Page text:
In a case that could have broad – and expensive – implications for conservation organizations statewide, the Supreme Judicial Court (SJC) must decide whether forest land owned by a nonprofit is entitled to a charitable exemption from property taxes.
New England Forestry Foundation, Inc. v. Board of Assessors of the Town of Hawley (SJC-11432) went before the SJC last week (see the webcast of the oral arguments). The case – taken by the SJC on direct review from the Appellate Tax Board – pits a small Berkshires town against one of the largest land preservation organizations in New England.
In 2009, the Town of Hawley (population 337 – yes, you read that right) sent the New England Forestry Foundation, Inc. (NEFF) a tax bill totaling $172 for 120 acres of forest land. The tax assessment was based on the property’s forestry classification, pursuant to M.G.L. c. 61, which affords owners of managed forest land significant tax reductions.
NEFF paid the bill, but then applied for a charitable exemption from local property taxes, pursuant to M.G.L. c. 59, § 5, Clause Third. This statute exempts from taxation “real estate owned by or held in trust for a charitable organization and occupied by it or its officers for the purposes for which it is organized.”
NEFF uses its Hawley property for forest conservation and infrequent timbering activities, and permits the public to access marked trails on the property. In addition, NEFF asserts that it uses the property to educate its members and neighboring property owners on sustainable forestry practices. These activities, according to NEFF, constitute occupancy of the property for charitable purposes.
The Hawley Board of Assessors disagreed and denied NEFF’s application for a charitable exemption. The Appellate Tax Board (ATB) agreed with Hawley in a 2013 decision.
The ATB found that a lack of convenient public access to the NEFF property, and the limited nature of NEFF’s educational activities, were evidence that the NEFF property did not benefit the public at large or relieve the government of any burdens, and was therefore ineligible for a charitable exemption. According to the ATB, the “preservation of nature” – however laudable – is not on its own sufficiently charitable. The ATB also noted that M.G.L. c. 61 offers favorable tax treatment for forest land, suggesting that the legislature did not intend to completely exempt such land from taxation.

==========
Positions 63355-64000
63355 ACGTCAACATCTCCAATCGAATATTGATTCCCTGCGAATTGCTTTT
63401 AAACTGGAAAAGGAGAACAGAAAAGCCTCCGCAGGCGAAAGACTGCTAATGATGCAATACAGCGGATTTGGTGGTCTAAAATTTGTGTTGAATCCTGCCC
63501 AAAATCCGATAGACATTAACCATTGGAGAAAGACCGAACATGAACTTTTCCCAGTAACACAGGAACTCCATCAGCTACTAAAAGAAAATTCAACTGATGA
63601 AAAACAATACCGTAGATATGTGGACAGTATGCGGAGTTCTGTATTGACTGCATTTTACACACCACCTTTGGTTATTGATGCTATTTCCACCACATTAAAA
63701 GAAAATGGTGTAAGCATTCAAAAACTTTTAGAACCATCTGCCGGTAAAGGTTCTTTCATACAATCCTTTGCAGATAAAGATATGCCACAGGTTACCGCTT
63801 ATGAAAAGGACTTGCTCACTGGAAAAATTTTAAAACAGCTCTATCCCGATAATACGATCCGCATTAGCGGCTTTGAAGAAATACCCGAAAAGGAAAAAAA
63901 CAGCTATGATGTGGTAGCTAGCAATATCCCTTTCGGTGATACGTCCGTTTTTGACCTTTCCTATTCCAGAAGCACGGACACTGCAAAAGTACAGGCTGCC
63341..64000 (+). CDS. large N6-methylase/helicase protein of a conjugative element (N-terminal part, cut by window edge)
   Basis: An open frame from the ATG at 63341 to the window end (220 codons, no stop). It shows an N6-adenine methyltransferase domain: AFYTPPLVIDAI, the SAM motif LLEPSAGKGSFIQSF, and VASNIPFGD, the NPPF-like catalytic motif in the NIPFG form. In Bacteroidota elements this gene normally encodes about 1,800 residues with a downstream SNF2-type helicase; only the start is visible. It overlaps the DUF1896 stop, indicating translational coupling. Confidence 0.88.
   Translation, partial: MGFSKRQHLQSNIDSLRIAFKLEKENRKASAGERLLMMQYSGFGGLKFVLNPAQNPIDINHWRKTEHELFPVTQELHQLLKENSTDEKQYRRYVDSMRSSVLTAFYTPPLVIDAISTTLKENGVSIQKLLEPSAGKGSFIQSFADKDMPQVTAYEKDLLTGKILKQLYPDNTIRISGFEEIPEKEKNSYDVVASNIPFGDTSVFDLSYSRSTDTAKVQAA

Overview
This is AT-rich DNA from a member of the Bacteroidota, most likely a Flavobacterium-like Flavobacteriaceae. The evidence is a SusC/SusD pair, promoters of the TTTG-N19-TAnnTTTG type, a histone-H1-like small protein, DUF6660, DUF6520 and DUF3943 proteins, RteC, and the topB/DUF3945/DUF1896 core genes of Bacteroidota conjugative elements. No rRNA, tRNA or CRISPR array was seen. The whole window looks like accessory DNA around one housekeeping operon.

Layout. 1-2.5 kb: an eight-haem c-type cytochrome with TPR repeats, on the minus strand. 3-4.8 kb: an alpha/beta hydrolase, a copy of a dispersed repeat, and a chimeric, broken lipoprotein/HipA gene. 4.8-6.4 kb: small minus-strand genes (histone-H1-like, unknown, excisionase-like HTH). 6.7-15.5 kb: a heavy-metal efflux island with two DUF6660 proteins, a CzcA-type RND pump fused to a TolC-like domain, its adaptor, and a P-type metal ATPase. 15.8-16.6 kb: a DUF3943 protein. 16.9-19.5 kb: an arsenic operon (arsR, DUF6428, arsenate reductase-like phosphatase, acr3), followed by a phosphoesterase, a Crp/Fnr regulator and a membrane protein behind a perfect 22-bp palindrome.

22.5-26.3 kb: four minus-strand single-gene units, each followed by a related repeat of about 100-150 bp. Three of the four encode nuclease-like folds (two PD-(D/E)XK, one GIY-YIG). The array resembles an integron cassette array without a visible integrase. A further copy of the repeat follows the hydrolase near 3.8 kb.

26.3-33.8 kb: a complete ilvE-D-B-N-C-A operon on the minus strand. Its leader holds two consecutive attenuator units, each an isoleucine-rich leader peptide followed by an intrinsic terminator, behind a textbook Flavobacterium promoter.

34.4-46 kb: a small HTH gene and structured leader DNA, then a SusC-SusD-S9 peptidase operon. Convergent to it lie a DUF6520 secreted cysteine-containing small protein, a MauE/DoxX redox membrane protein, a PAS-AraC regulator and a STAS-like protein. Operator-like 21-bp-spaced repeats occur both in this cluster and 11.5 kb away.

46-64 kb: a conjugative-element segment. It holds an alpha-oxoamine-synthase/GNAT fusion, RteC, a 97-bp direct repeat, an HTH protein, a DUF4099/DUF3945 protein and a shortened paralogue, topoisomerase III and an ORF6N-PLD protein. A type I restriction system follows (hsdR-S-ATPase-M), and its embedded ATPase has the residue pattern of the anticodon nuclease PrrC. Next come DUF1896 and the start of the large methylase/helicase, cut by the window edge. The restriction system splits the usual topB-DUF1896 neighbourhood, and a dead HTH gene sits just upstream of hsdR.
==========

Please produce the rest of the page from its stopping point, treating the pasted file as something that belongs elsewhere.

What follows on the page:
The ATB’s decision is consistent with several prior ATB cases holding that nonprofits must take affirmative measures to encourage public access to conservation land in order to qualify for a property tax exemption. In essence, the ATB opposes charitable exemptions for private nature reserves, or conservation land that is not sufficiently welcoming to the public.
NEFF, along with several high-profile conservation organizations submitting amicus briefs to the SJC, argue that the ATB’s public access requirement is too strict, and fails to recognize the public benefits associated with land left in its natural state. Conservation groups fear that if the SJC upholds the Hawley Board of Assessors, thousands of acres of conservation land statewide may be subject to property taxes. For property that is ineligible for forest land classification or other tax reduction programs, the tax bills could be significant – particularly in expensive zip codes.
We will be sure to analyze the SJC’s decision in this case later this year.